Easy numbers

Some numbers are easier to work with than others, especially for computer arithmetic—and even more so with weak processors. So let’s have a look at easy numbers that we can sometimes exploit to get faster code.

Let’s first define what is an easy number:

Definition. A number is $k$-easy if it has exactly $k$ one bits in its binary representation.

Let’s say that 1 is trivially easy. More so that in many circumstances we can just ignore it (multiplying or dividing by one doesn’t change the expression), and adding or subtracting one is supposed to be inexpensive. In general, we will consider a number to be easier than another if it has fewer 1 bits than the other; and the fewer the bits, the better (for a reason we’ll explain in a moment).

The first few 1-easy numbers are 1, 2, 4, 8, 16, 32, 64, … the powers of two.

The first few 2-easy numbers are 3, 5, 6, 9, 10, 12, 17, 18, 20, 24,…

3-easy numbers are 7, 11, 13, 14, 19, 21, 22,…

4-easy numbers are 15, 23, 27, 29, 30, 39,…

etc.

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The basic supposition (and motivation) behind easy numbers is that addition, subtraction, and shifts are fast, while multiplications and divisions are expensive. That’s not always exactly true, because even ATMEL chips sports 2-cycle multiplies—yet don’t have a division instruction.

Multiplying can always be reduced to a sum of shifts. Let $a$ and $b$ be to integers, of which only $b$ is easy. We can rewrite the product as: $a\times{b}=a(2^{k_2}+2^{k_1}+2^{k_0})$ $=a2^{k_2}+a2^{k_1}+a2^{k_0}$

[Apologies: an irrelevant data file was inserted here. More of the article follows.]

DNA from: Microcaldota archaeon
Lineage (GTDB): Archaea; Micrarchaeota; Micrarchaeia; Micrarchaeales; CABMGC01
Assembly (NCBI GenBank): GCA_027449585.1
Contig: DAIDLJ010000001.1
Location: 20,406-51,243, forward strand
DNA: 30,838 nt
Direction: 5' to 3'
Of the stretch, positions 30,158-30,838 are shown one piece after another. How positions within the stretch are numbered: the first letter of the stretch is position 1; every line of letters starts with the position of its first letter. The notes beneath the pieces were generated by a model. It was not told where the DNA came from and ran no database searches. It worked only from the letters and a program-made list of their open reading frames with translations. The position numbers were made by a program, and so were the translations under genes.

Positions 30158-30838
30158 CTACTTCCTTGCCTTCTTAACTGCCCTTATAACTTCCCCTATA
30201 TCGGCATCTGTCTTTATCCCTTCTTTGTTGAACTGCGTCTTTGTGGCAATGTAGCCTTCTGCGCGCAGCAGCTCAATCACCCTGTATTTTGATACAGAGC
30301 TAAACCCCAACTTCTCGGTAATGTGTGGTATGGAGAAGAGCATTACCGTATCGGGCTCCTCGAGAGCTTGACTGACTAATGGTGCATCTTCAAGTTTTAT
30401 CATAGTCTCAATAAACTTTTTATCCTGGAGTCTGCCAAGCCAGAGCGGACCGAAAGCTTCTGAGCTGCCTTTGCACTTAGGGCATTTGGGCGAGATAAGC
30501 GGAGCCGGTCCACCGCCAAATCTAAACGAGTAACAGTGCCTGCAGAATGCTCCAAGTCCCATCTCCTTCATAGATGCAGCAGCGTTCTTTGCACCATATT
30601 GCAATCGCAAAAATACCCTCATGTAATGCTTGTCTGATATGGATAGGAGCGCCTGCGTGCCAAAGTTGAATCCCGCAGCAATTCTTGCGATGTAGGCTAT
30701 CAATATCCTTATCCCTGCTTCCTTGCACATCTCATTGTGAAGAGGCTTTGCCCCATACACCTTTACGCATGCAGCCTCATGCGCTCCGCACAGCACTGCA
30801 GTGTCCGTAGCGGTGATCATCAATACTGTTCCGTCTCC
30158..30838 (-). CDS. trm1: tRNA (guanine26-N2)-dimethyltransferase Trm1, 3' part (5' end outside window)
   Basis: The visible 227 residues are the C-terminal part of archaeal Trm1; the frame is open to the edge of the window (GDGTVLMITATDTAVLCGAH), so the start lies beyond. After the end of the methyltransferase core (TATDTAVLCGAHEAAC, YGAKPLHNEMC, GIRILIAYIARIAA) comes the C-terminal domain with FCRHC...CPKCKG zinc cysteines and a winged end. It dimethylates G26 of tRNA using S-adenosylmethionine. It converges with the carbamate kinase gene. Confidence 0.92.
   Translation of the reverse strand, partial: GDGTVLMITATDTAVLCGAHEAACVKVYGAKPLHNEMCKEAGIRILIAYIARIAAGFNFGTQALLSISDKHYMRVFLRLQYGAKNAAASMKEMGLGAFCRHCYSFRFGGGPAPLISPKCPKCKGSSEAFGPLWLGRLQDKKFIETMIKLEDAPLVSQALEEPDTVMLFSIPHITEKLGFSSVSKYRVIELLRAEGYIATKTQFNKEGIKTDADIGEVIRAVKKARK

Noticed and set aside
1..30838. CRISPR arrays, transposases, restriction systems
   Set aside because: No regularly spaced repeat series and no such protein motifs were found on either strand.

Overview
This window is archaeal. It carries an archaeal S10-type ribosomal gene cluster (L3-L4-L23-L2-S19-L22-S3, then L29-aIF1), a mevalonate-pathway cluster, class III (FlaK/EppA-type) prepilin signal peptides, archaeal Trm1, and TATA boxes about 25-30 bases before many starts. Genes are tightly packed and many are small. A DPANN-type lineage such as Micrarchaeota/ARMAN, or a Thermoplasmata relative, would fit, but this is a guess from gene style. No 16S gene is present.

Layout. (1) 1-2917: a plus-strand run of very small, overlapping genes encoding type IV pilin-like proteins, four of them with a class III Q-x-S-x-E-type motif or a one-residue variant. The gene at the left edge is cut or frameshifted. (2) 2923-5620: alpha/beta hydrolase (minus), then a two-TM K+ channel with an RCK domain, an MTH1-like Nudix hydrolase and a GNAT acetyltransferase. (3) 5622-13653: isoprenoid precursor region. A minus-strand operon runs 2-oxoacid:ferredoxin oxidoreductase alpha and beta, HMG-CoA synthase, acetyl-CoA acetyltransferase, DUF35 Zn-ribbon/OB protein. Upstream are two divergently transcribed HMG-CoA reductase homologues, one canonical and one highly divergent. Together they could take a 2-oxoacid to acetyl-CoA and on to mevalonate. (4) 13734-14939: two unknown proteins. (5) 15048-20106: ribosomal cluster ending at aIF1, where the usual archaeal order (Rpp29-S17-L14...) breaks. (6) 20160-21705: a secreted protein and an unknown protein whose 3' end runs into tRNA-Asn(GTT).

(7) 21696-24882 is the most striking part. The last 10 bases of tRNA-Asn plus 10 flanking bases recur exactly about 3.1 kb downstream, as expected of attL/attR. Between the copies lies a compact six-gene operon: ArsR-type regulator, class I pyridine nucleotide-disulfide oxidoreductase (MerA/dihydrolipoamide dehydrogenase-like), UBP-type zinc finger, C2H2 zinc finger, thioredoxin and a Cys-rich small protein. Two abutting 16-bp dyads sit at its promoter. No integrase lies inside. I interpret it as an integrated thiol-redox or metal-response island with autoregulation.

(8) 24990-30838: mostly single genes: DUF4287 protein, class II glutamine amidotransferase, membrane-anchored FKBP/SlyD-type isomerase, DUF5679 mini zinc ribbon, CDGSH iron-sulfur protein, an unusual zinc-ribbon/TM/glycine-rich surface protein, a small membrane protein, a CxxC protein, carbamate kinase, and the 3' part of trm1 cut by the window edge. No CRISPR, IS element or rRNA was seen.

which can be written as

int result=(a<<k2)+(a<<k1)+(a<<k0);

If shifts are expensive and your compiler doesn’t already do this, you can re-write it as

int t=a<<k0;
int result=t;
t<<=(k1-k0);
result+=t;
t<<=(k2-k1-k0);
result+=t;

However, the compiler will have the last word. On G++ 5.x, the above with $b=19=2^4+2^1+2^0$ just generates:

minim1(int a):
% edi is first param
% eax return value
imul eax, edi, 19
ret

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Division is a bit trickier, but can be done in much the same way. A division, like $\frac{a}{b}$ can be rewritten as a product, $a\frac{1}{b}$. The fraction $\frac{1}{b}$ may, or may not be an easy number. While $b=19=2^4+2^1+2^0$ is an easy number, $\frac{1}{19}=0.0000110101111\ldots$ clearly isn’t. Still, we can rewrite it as: $\displaystyle \frac{1}{19}=2^{-5}+2^{-6}+2^{-8}+2^{-10}+\cdots$

and rewrite $\displaystyle \frac{a}{19}=a(2^{-5}+2^{-6}+2^{-8}+2^{-10}+\cdots)$ $=a2^{-5}+a2^{-6}+a2^{-8}+a2^{-10}+\cdots$

That is,

int div19naif(int a)
{
return (a>>5)+(a>>6)+(a>>8);
}

Of course, $\frac{1}{19}$ is especially evil for that purpose. The first power is $2^{-5}$, and this will cause large rounding error for small dividends. You could prescale everything to get better accuracy:

int div19(int a)
{
a<<=16;
return
( (a>>5)
+(a>>6)
+(a>>8)
+(a>>10)
+(a>>11)
+(a>>12)
+(a>>13)
+(a>>16)
)>>16;
}

But that kind of kills its usefulness.

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Counting the number of bits could be done at compile-time, and unbeknownst to the user. If you still need to know the numbers of 1-bits in a number:

// solution a bit more complicated than wished as
// the nested type std::make_unsigned<T> cannot
// be automagically deduced
//
// http://eel.is/c++draft/temp.deduct.type#5.1
//
template <typename T>
constexpr int __one_bits(typename std::make_unsigned<T>::type u)
{
return u ? (u&1)+__one_bits<T>(u>>1) : 0;
}

template <typename T>
constexpr int one_bits(T u) { return __one_bits<T>(u); }

int main()
{
for (int k=1;k<7;k++)
{
std::cout << k << ": ";
for (int i=0;i<128;i++)
if (one_bits(i)==k)
std::cout << i << " ";
std::cout << std::endl;
}
return 0;
}

It outputs:

1: 1 2 4 8 16 32 64
2: 3 5 6 9 10 12 17 18 20 24 33 34 36 40 48 65 66 68 72 80 96
3: 7 11 13 14 19 21 22 25 26 28 35 37 38 41 42 44 49 50 52 56 67 69 70 73 74 76 81 82 84 88 97 98 100 104 112
4: 15 23 27 29 30 39 43 45 46 51 53 54 57 58 60 71 75 77 78 83 85 86 89 90 92 99 101 102 105 106 108 113 114 116 120
5: 31 47 55 59 61 62 79 87 91 93 94 103 107 109 110 115 117 118 121 122 124
6: 63 95 111 119 123 125 126

2 Responses to Easy numbers

1. alawisgreene says:

There’s a 2 missing in the first term.

• Steven Pigeon says:

Thanks!